Harden parishioner awarded OAM for service to the community
A St Mary’s Harden parishioner who raised almost one million dollars for cancer research has been awarded a medal in the Order of Australia (OAM) for service to the community.
Twenty-three years ago, Monica O’Connor nursed her beloved husband, Justin, as he battled cancer.
“After he died, I said to my family we have to do something to help people get through this kind of experience,” she said.
“It is already a tough journey, but especially if people aren’t in a comfortable financial situation.”
Mrs O’Connor organised a black-tie ball on her property, which was so successful that another seven balls followed.
“We have a big grain shed, but you wouldn’t have recognised it,” she said.
“The balls were very glamourous, with up to around 400 people coming along. My favourite was the year we were able to hire the set from Moulin Rouge. People would come from Sydney and Melbourne to make a weekend of it in the country.”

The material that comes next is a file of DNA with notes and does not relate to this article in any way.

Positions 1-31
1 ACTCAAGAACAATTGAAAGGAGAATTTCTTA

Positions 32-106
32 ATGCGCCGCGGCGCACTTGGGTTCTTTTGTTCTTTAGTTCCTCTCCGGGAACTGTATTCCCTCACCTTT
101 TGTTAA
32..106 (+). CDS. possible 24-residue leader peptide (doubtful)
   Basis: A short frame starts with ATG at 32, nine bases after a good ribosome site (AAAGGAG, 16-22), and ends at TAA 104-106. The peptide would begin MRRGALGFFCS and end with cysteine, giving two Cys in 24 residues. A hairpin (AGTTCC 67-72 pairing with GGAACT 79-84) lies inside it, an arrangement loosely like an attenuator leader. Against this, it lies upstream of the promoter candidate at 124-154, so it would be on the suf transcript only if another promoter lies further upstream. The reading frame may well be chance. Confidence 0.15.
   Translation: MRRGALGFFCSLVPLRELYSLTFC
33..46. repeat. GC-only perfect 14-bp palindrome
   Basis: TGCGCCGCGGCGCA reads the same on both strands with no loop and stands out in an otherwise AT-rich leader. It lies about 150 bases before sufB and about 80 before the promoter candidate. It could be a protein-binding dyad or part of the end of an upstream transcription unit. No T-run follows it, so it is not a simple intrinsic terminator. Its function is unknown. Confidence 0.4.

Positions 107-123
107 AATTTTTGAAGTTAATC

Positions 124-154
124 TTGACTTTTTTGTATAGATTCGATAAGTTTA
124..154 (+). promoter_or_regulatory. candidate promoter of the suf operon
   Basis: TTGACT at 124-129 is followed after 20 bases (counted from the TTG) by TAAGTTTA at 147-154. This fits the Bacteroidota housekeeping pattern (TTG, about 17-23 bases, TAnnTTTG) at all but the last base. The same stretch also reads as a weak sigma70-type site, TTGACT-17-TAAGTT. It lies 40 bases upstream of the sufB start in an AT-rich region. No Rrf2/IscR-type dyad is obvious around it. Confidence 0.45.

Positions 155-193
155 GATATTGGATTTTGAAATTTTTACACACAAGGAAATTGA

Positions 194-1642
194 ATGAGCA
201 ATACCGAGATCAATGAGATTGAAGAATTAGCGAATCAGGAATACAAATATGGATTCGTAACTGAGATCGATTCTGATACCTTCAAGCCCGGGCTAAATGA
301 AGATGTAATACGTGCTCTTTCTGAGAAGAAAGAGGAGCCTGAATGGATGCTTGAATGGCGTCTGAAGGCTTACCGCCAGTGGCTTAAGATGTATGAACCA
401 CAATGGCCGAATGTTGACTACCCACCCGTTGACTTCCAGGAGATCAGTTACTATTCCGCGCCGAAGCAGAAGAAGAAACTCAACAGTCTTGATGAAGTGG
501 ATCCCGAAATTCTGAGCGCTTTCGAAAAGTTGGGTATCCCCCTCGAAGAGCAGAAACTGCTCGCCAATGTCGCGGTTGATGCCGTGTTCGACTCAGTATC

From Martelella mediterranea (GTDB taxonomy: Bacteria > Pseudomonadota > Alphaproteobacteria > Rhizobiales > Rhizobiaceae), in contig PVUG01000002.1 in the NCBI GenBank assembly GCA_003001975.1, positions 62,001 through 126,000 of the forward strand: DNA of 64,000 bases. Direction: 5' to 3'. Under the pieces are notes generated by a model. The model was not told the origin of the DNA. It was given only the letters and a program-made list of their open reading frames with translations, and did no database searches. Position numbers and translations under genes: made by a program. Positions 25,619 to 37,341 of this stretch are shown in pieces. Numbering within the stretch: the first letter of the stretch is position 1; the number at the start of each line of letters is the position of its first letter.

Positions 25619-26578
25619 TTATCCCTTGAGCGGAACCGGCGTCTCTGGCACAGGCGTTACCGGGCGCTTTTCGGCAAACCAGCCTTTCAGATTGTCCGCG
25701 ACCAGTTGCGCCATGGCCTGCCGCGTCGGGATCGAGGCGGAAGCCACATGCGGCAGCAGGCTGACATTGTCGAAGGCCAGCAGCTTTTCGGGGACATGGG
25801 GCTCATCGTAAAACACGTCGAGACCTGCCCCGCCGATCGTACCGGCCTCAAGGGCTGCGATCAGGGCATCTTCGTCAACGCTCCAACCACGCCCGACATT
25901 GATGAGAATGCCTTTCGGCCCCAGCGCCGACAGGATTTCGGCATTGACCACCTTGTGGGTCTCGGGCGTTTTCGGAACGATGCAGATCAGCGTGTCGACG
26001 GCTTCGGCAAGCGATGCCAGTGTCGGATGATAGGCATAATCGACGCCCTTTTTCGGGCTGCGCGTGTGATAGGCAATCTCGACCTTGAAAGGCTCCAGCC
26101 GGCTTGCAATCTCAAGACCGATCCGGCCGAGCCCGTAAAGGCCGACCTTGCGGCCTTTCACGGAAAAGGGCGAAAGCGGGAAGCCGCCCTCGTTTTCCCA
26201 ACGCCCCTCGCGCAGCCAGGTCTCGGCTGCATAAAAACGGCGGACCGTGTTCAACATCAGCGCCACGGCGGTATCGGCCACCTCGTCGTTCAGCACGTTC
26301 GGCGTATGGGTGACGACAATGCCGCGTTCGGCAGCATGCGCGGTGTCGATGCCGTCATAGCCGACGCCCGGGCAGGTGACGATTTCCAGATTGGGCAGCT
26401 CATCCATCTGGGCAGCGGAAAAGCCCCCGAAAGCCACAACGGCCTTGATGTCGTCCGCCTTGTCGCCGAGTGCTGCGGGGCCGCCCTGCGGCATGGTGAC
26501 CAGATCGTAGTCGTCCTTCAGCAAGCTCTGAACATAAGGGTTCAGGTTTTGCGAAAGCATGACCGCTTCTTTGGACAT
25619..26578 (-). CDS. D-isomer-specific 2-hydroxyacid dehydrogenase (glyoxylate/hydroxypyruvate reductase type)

Of the money raised at the balls, almost one million dollars went to St Vincent’s Hospital in Sydney to fund cancer research.
Another $10,000 was used to establish a Harden branch of Can Assist, an organisation that provides cancer assistance for country NSW through financial assistance, practical support and raising awareness.
“I was secretary of the branch and then president for 20 years before I retired,” Mrs O’Connor said.
“We have a motto – you’ll never walk alone. I have seen how hard it is for people going through cancer. So, this award is dedicated to my family and the people of the Hilltops Shire. I couldn’t have done it without them. Whether it was running a street stall or making a stack of lamingtons, people were just amazing whatever the occasion.”
Mrs O’Connor has also long played an active role in her church community, taking communion to the local nursing home, organising rosters and running the choir over the years.
“I think you always get a lot back when you give,” she said.
“I certainly got that when I gave communion to the people in the nursing home, seeing what it meant to them.
“The rewards you get from doing things for other people – whatever small thing it might be – are immense.”